Earlier this year, I attended a panel on the future of the publishing industry. An agent, an independent bookstore owner, a newly published author at a big publishing house, an editorial assistant, and a recent graduate who had self-published a book, spoke in conversation on the nebulous questions of ebooks and physical books, author advances, getting people into bookstores, the roles of agents and editors, how to get publicity for your book, and the blight upon the earth that is Amazon.com ... among other topics. But one major topic went suspiciously, though perhaps unsurprisingly, unmentioned: fanfiction.
The idea of telling stories using characters that were created by other people is as old as storytelling itself – and used to be common practice, as most of Shakespear's works can attest – today the internet age has birthed a massive subculture dedicated to the practice. In a modern society where original creation is prized most highly, writing that borrows from preexisting source material is typically seen as trivial and illegitimate. But fandom is a rich creative community, and fanfiction can be dynamic, clever, and extraordinarily well-written.
It’s always struck me as peculiar that the publishing industry hasn’t paid more attention to this readily available pool of talented writers. There are, of course, individual fanfiction writers who have had the wherewithal to write original novels and get them published, and individual agents and editors who have pursued talented fanfiction writers. But, it is safe to say that the industry as a whole is stumped when it comes to understanding how fandom works and how to tap into its potential.
As a fan myself, who has read fanfiction for 10 years, I have always wanted talented writers who want to publish books to get the chance to do so. But as someone who also has a vested interest in the publishing industry, I’ve long been baffled and frustrated by the muddle and hesitance surrounding fanfiction. Fanfiction and fandom culture more largely are also great indicators of young people reading and getting deeply and intensely involved with the media they consume. This is valuable in and of itself, for reasons that go far beyond monetary gain, but it also represents a great opportunity for publishers – or, at least, it should.
Lately, publishing’s notable public forays into fandom have been chiefly comprised of books like 50 Shades of Grey, which take preexisting pieces of fanfiction, tweak them slightly, and publish them as “original” novels. Though 50 Shades of Grey was a runaway bestseller, it was hardly critically acclaimed, and was an obvious outlier in its genre. Though I bear E. L. James no ill will – she certainly figured something out that the rest of us didn’t, and is now resting upon her mountains and mountains of cash, if not exactly her laurels – I found it frustrating that books like 50 Shades of Grey and its ilk were seemingly the only instances of fanfiction writing that had entered the mainstream press as of last year, when there are so many other writers in fandom whose work is so much richer, more accomplished, and more interesting.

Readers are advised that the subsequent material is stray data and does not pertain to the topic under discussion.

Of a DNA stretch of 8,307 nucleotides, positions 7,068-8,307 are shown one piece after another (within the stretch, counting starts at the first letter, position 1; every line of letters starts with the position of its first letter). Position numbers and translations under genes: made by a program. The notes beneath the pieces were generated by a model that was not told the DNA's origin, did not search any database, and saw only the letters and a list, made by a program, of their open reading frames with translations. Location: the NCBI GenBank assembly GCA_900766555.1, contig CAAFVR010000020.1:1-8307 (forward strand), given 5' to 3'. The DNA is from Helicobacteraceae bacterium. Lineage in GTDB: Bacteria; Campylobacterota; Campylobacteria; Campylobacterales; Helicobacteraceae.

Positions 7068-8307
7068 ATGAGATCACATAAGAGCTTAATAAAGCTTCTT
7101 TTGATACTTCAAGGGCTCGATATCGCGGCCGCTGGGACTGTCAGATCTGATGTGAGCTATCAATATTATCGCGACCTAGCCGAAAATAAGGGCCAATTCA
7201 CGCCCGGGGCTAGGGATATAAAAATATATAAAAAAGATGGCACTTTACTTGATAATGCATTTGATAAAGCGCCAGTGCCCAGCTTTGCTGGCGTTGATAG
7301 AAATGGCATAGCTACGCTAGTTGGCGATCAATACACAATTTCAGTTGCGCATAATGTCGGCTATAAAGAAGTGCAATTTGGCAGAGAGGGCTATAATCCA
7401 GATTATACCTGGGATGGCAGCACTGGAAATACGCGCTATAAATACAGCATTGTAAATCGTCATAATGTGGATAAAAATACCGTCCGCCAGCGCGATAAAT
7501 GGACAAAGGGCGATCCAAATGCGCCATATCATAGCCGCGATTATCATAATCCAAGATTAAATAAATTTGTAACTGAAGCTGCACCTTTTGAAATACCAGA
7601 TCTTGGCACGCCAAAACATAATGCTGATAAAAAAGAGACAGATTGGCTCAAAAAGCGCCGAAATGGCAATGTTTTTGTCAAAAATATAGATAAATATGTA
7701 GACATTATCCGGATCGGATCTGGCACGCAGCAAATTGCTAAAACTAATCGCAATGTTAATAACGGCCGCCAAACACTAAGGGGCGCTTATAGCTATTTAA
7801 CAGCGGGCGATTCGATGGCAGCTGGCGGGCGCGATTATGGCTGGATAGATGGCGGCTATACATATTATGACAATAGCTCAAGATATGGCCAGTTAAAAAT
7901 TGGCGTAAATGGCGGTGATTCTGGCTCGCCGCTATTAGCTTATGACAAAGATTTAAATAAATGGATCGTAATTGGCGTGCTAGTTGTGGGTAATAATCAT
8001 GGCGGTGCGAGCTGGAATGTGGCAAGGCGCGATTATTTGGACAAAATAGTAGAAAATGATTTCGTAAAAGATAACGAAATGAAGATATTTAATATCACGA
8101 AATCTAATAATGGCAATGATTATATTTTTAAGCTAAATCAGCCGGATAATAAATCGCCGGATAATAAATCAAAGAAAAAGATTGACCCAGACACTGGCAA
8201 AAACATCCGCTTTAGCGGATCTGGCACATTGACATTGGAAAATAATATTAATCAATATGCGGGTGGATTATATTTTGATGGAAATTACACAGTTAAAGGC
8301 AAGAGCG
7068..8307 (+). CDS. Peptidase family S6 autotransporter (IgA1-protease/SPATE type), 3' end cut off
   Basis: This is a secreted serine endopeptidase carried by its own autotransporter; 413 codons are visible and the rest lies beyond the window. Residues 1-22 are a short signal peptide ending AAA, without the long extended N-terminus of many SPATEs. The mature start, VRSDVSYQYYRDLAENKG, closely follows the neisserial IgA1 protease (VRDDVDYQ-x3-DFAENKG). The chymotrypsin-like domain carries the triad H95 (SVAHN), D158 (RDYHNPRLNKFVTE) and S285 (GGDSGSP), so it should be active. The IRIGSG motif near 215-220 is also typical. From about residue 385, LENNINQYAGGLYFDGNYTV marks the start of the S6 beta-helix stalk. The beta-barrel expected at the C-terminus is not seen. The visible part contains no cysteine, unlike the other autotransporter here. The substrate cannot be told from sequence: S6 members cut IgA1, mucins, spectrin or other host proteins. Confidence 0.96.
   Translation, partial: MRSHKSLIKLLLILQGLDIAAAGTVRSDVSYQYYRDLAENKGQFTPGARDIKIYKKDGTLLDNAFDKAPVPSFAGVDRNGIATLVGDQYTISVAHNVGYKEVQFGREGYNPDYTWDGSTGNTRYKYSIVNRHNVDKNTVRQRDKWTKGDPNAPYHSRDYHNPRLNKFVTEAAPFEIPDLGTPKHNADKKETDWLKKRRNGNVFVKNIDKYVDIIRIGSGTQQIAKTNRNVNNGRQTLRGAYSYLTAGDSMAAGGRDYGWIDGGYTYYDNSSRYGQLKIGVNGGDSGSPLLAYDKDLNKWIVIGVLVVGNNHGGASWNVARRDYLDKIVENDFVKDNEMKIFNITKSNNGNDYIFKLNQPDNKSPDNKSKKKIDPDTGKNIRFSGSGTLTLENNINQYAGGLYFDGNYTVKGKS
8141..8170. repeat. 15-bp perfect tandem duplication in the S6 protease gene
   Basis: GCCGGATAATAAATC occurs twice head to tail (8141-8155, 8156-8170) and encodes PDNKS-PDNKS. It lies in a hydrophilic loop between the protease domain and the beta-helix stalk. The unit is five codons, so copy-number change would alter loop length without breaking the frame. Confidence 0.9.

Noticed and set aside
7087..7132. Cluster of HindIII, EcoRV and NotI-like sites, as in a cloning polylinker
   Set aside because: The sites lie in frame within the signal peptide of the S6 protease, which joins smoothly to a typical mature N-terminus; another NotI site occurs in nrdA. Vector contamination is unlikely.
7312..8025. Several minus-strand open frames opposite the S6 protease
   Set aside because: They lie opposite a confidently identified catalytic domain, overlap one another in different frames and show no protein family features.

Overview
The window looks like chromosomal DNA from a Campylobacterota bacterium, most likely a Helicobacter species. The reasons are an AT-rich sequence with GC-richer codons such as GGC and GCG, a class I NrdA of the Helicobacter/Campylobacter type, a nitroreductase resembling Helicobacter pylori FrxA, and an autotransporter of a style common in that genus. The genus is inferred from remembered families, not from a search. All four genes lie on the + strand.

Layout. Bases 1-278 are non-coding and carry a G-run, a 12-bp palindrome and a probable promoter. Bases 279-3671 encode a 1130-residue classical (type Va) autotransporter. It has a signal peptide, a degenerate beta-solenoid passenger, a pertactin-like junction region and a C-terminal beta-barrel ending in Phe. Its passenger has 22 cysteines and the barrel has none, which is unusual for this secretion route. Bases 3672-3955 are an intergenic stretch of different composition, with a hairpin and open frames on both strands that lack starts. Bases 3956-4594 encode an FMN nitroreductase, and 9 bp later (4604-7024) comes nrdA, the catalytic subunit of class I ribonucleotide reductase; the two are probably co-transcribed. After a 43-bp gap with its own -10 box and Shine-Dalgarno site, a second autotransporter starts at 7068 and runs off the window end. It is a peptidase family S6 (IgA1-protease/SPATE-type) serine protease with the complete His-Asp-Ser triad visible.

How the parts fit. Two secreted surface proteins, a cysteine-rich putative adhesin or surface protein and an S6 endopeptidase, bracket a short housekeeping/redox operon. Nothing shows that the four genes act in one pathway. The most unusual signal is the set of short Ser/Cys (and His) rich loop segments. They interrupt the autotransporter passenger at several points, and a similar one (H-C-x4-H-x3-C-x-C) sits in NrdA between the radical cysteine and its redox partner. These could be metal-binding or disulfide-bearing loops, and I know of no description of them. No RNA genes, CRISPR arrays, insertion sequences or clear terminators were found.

A year ago, I started wondering whether, if the big publishing houses weren’t going to handle fanfiction the way I thought they should, I could do it better myself. The idea seemed insane to me at first but I couldn’t get it out of my head. Many fanfiction writers have experience writing long narratives, and pre-established fanbases from which to build support for their first novels, so they make ideal candidates for a small press just starting to get on its feet.
Just three weeks ago, my colleagues and I launched a Kickstarter project to fund Big Bang Press’ first three novels: A Hero at the End of the World, a black comedy young adult fantasy novel by Erin Claiborne, Juniper Lane, a literary fiction queer romance by Kady Morrison, and Savage Creatures, an urban fantasy noir by Natalie Wilkinson. We have already raised upwards of $32,000 of our $40,000 goal with 10 days left in our campaign, and tellingly, the vast majority of our 770 pledges have come in small increments, ranging from $25 to $60. There is an eager audience for the stories our authors want to tell: we have pre-sold over 2,000 books already.
The internet has irrevocably changed publishing, though nobody knows how quite yet. At Big Bang Press we aren’t trying to revolutionize the publishing industry: at the moment, we’re focused on producing these three books, the first of which will be published next September. In putting our authors’ fanfiction backgrounds front and center in our campaign, we are acknowledging and embracing fandom while simultaneously encouraging fanfiction writers to try something new by writing entirely original fiction. We will see where this take us.